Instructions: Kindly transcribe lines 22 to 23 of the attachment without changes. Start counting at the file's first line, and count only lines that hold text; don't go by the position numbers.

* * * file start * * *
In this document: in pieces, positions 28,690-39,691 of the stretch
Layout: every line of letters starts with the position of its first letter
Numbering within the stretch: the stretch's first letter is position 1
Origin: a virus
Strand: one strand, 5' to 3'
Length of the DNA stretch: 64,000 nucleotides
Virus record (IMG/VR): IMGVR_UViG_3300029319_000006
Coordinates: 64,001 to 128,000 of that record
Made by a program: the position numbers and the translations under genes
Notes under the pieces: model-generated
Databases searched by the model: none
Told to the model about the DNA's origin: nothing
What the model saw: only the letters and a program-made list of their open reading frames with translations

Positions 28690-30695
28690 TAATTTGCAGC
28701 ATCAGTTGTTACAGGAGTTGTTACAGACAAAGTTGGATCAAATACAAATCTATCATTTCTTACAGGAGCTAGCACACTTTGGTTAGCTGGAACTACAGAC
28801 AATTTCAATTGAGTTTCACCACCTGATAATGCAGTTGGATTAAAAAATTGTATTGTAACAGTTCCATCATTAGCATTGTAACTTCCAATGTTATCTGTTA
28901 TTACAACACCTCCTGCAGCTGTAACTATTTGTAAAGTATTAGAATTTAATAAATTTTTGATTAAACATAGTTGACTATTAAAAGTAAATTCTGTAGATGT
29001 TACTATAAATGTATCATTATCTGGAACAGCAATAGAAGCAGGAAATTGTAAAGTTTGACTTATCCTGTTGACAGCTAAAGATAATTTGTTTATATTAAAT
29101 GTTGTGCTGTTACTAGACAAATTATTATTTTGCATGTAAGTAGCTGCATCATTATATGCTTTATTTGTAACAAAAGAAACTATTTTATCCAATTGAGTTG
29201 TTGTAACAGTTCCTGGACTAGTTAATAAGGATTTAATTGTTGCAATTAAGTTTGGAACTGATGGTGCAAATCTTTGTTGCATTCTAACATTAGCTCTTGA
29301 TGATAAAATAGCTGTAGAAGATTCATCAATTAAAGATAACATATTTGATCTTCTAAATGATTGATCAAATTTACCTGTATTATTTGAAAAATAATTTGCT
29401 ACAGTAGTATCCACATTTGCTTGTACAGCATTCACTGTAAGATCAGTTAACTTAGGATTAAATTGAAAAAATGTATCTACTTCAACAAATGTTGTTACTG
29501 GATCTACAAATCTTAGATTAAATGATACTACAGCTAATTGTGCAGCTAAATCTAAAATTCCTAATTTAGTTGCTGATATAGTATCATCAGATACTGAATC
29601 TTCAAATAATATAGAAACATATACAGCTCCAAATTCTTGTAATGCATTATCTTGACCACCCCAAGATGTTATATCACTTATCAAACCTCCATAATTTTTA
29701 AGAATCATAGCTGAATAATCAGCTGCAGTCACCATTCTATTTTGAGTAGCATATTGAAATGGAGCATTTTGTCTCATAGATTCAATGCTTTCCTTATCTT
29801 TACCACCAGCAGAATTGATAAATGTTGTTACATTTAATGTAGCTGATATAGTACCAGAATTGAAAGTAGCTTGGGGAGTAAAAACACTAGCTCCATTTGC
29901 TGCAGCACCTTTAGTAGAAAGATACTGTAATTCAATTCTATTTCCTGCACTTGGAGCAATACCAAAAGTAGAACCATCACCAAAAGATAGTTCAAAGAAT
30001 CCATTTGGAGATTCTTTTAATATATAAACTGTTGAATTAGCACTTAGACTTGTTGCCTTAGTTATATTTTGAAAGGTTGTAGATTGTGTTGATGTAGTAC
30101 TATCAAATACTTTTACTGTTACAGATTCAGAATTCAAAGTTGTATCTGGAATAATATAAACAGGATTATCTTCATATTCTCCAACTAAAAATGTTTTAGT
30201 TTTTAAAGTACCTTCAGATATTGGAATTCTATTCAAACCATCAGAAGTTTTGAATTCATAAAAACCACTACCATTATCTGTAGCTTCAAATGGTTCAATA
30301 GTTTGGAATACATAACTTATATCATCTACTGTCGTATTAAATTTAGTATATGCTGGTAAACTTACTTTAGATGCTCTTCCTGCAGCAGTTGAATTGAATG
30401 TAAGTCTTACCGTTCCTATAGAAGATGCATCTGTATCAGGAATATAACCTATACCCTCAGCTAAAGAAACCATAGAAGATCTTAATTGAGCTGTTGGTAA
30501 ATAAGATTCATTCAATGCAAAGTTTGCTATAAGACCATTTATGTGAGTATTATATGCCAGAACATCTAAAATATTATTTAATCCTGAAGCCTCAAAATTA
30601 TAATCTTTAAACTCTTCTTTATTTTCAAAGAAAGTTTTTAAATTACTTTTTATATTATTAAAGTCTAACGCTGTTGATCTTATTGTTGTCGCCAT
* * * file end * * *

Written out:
29301 TGATAAAATAGCTGTAGAAGATTCATCAATTAAAGATAACATATTTGATCTTCTAAATGATTGATCAAATTTACCTGTATTATTTGAAAAATAATTTGCT
29401 ACAGTAGTATCCACATTTGCTTGTACAGCATTCACTGTAAGATCAGTTAACTTAGGATTAAATTGAAAAAATGTATCTACTTCAACAAATGTTGTTACTG